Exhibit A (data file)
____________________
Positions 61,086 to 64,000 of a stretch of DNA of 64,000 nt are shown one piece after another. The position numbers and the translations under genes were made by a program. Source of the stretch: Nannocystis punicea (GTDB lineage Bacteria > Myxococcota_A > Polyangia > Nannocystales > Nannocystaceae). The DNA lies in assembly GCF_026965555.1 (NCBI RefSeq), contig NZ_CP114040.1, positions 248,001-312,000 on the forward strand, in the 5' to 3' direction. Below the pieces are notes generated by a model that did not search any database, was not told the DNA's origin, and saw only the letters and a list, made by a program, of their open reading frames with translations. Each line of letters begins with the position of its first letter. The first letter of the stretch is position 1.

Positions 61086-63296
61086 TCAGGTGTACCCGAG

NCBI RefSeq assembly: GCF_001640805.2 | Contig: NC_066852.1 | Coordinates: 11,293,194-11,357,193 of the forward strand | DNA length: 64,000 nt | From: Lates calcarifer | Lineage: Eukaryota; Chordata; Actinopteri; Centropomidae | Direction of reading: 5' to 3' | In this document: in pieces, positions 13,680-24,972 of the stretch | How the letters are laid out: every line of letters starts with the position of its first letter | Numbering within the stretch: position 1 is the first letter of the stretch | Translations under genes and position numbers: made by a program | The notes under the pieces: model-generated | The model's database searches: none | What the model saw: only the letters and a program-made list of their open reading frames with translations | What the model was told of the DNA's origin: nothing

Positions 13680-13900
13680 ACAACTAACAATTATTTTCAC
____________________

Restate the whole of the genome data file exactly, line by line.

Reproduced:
Positions 61,086 to 64,000 of a stretch of DNA of 64,000 nt are shown one piece after another. The position numbers and the translations under genes were made by a program. Source of the stretch: Nannocystis punicea (GTDB lineage Bacteria > Myxococcota_A > Polyangia > Nannocystales > Nannocystaceae). The DNA lies in assembly GCF_026965555.1 (NCBI RefSeq), contig NZ_CP114040.1, positions 248,001-312,000 on the forward strand, in the 5' to 3' direction. Below the pieces are notes generated by a model that did not search any database, was not told the DNA's origin, and saw only the letters and a list, made by a program, of their open reading frames with translations. Each line of letters begins with the position of its first letter. The first letter of the stretch is position 1.

Positions 61086-63296
61086 TCAGGTGTACCCGAG

NCBI RefSeq assembly: GCF_001640805.2 | Contig: NC_066852.1 | Coordinates: 11,293,194-11,357,193 of the forward strand | DNA length: 64,000 nt | From: Lates calcarifer | Lineage: Eukaryota; Chordata; Actinopteri; Centropomidae | Direction of reading: 5' to 3' | In this document: in pieces, positions 13,680-24,972 of the stretch | How the letters are laid out: every line of letters starts with the position of its first letter | Numbering within the stretch: position 1 is the first letter of the stretch | Translations under genes and position numbers: made by a program | The notes under the pieces: model-generated | The model's database searches: none | What the model saw: only the letters and a program-made list of their open reading frames with translations | What the model was told of the DNA's origin: nothing

Positions 13680-13900
13680 ACAACTAACAATTATTTTCAC